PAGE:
Alright, time for rehearsal now. Come see Calvin Berger, everyone!

- posted by Barry Wyner

Saturday, January 16, 2010

"More than meets the eye "

Read-through of all music today. It’s good to see where we stand.. The first phase of rehearsals is always nerve-wracking for me: actors tend to find the music tricky, so when they struggle I feel like they’re mad at me for its difficulty. But I also think they know that the depth and sophistication of the music is what captures the complex emotions of these characters. This helps differentiate the show from being just a “kids show,” which it is definitely not.

This cast did a remarkable job picking up the tunes and harmonies quickly. In rehearsal, they record their parts on their iphones, and then the next day you can tell they really practiced with it at night. People don’t realize the amazing work ethic actors need to have. Even just the 6-day rehearsal schedule can be very grueling (he types while yawning). One of our actors has been performing in a Broadway show at night after rehearsal, too. Oy!

One of our actresses was not called for rehearsal today, and when we did a group number our director Kathleen filled in and sang her parts. I thought to myself, “How surreal that Kathleen Marshall-- someone whose work I’ve know and admired for years-- is casually singing my song right now.” If I have the diligence to continue with these blogs, I think you’ll be hearing me praise Kathleen a LOT. She is so smart and also so warm and kind. It is real treat to work with her. She’s sitting right next to me… but doesn’t know I’m complimenting her in this article. I wouldn’t want to make her blush.

I’ve also been seeing more of myself in the show than I ever knew was there. I guess things sneak in subconsciously and you don’t realize. One example is the character of Matt. All the other characters have names derived from Cyrano DeBergerac (Cyrano is Calvin, Roxana is Rosanna, LeBret is Bret), but where did “Matt” come from? In Cyrano, that character is named Christien! The first production of Calvin Berger was a half hour from my hometown, and many of my high school friends came to support me. One of them, named Matt, asked me humbly after the show, “Barry, um… is that character based on me?” And I had never thought about it, but I think he was right! I had forgotten, but in high school we had a love triangle: we both had a crush on the same girl (who now has 4 kids, btw), and she chose him—the happy-go-lucky, good-natured jock—over me. I chose that name by “accident” and didn’t even realize it was from my own experience. Yup, art imitates life, alright.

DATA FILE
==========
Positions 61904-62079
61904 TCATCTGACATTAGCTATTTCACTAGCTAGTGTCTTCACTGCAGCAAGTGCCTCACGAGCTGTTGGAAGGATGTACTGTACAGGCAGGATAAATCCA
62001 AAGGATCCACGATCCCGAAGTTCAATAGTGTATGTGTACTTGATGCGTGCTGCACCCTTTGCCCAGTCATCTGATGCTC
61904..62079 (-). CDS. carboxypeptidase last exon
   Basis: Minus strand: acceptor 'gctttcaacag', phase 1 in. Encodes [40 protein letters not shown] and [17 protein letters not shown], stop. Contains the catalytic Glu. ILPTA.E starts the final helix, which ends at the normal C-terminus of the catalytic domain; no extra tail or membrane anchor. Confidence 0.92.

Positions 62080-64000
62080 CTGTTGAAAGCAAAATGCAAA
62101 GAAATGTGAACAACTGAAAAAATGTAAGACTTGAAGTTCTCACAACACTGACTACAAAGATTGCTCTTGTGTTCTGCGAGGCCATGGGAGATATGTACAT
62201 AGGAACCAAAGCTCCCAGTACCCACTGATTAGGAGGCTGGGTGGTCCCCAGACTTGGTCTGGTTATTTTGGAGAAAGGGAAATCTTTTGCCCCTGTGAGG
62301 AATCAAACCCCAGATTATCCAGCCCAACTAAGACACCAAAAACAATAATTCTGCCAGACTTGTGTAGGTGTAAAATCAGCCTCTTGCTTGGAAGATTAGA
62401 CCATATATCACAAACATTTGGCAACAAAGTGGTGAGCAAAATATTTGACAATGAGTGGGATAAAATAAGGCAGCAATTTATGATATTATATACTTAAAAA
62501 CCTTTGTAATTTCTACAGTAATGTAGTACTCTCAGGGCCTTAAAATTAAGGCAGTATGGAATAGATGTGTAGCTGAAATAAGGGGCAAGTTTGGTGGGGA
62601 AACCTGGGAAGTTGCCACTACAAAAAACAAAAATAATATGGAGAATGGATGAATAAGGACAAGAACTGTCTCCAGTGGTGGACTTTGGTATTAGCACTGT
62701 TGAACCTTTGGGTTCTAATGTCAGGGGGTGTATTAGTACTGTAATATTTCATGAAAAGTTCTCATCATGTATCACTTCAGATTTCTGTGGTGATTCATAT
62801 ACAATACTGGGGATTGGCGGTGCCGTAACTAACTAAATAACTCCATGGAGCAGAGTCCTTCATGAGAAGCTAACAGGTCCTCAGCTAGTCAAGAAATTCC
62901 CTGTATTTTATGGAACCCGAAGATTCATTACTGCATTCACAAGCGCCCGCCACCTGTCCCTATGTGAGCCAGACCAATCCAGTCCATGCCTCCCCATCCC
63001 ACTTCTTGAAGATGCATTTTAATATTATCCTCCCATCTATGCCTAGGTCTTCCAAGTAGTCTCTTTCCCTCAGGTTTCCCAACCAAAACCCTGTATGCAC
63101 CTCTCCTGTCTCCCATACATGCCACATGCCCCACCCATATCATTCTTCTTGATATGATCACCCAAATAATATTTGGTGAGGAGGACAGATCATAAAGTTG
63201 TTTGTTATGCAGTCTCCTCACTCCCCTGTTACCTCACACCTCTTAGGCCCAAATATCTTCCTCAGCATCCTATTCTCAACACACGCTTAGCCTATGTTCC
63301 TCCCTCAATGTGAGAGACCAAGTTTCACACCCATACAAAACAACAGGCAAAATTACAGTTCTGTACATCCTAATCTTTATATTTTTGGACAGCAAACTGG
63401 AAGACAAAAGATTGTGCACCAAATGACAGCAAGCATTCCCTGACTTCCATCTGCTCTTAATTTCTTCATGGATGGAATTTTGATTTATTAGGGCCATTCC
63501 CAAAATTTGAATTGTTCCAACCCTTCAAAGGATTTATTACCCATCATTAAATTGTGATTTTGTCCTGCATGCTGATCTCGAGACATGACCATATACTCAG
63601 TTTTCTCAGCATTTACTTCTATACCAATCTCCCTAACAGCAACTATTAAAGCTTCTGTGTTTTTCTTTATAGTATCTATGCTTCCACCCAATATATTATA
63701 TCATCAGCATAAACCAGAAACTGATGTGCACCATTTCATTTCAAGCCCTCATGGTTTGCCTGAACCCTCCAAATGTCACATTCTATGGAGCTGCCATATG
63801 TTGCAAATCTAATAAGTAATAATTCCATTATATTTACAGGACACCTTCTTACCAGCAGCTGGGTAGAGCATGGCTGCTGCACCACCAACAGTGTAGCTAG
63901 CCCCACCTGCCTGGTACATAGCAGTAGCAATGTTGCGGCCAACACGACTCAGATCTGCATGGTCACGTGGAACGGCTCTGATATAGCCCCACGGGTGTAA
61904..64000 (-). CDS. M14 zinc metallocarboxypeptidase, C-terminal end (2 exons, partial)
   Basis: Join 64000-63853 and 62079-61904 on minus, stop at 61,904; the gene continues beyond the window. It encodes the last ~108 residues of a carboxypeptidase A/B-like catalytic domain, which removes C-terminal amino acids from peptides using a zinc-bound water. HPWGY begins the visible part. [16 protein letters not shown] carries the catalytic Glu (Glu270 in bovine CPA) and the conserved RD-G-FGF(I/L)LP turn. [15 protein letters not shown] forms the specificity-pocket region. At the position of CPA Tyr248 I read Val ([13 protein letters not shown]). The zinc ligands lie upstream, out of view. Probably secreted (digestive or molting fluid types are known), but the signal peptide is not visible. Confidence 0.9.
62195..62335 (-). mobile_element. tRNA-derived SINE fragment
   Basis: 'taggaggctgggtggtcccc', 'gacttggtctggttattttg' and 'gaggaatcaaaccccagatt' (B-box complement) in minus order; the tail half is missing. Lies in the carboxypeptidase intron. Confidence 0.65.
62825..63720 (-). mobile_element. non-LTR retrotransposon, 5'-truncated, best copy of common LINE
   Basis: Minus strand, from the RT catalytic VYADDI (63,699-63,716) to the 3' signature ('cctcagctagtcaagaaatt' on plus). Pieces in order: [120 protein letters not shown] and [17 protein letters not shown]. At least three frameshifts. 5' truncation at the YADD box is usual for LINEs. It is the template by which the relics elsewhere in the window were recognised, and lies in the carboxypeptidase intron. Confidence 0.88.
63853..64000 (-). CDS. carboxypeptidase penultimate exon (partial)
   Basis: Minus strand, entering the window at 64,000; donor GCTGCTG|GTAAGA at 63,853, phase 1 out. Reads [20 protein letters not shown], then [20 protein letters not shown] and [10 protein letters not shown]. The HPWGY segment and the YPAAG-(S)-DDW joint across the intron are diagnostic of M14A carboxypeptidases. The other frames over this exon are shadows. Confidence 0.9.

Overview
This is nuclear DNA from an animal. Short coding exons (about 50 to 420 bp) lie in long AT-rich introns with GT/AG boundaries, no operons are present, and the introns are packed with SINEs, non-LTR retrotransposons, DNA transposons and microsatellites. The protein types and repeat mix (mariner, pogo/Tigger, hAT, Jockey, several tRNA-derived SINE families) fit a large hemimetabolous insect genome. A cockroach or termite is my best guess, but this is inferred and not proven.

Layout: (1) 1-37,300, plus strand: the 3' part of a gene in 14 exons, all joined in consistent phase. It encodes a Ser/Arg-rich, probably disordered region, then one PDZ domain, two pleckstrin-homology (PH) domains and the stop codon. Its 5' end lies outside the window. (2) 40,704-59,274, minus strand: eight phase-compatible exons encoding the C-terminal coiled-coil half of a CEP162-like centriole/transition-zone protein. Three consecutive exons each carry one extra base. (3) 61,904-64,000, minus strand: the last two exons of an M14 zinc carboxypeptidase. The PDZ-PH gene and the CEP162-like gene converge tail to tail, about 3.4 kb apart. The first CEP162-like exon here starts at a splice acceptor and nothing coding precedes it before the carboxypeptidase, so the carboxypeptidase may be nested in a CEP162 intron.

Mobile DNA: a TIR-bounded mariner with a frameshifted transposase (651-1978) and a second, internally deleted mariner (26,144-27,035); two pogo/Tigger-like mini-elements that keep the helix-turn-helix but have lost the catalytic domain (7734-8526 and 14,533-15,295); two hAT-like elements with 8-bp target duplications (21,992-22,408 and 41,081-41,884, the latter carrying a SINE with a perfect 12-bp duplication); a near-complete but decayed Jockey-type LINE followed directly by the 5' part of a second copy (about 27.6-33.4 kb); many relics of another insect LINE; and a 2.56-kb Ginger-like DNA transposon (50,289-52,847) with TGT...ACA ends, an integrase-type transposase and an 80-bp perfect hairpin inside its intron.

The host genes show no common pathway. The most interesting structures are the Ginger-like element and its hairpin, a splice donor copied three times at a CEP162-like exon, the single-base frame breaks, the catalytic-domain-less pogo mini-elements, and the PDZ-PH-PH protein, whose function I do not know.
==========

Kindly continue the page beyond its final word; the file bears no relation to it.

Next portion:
Now that I’ve gotten to know our cast better, I could NOT be more pumped about this production. It is going to be fantastic. Help us spread the word!

Wednesday, January 13, 2010

Calvin Berger: First Day of School

First day of rehearsal. It’s a show about school-age characters, and the journey there felt like riding the bus to the first day of school. There are lots of method actors, but I might be the world’s first method writer.

I don’t have kids, but I would guess that the pride I felt seeing the show reach this next step was akin to what parents feel seeing children reach milestones. Walking up George Street for the first time and seeing our beautiful new logo hanging outside this reputable regional theatre… Hearing artistic director David Saint praise the Dream Team of creative minds we have assembled (I couldn’t agree more!)… Seeing the army of warm and hospitable GSP employees so eager to help make the show a success. I felt like a proud parent… “my little [show] is growing up!” (bites bottom lip, chokes back tears)

A special moment for me was David Saint’s welcome speech where he said I remind him of his good friend Jonathan Larson (the late composer of RENT). Jonathan is my personal hero. I keep a picture of him above my piano. I don’t feel worthy of a pimple on Jonathan’s big toe (then again, I did write a show about insecurity), but hearing any comparison from someone who knew him was surreal and special. Thank you, David!

In rehearsal, Kathleen spoke brilliantly about our internal self-perception and the external image we try to put forth, a prominent theme in the show. How appropriate, I thought, as just last night I pondered trying to look “writerly” for today’s meet-and-greet, with a vest, or maybe the ol’ t-shirt/blazer combo. Luckily, I nixed that idea.

The cast members are each magnetic in their own ways. All are wonderful and quirky, and none are boring. They managed to make this difficult music sound exciting and lovely on their very first day. Their vibe is fun, positive and warm. This goes so far in making the audience root for these characters.
We are definitely off to a great start!

Monday, January 4, 2010

Takea Virtual Tour of the Scene Shop

Happy New Year Everyone!

While we get ready for some exciting new content for 2010, here's a tour of our scene shop while in production for A Moon To Dance By. Maddie Orton, at the New Brunswick Cultural Center took a tour with Spencer Burke, a new carpenter at the shop this season.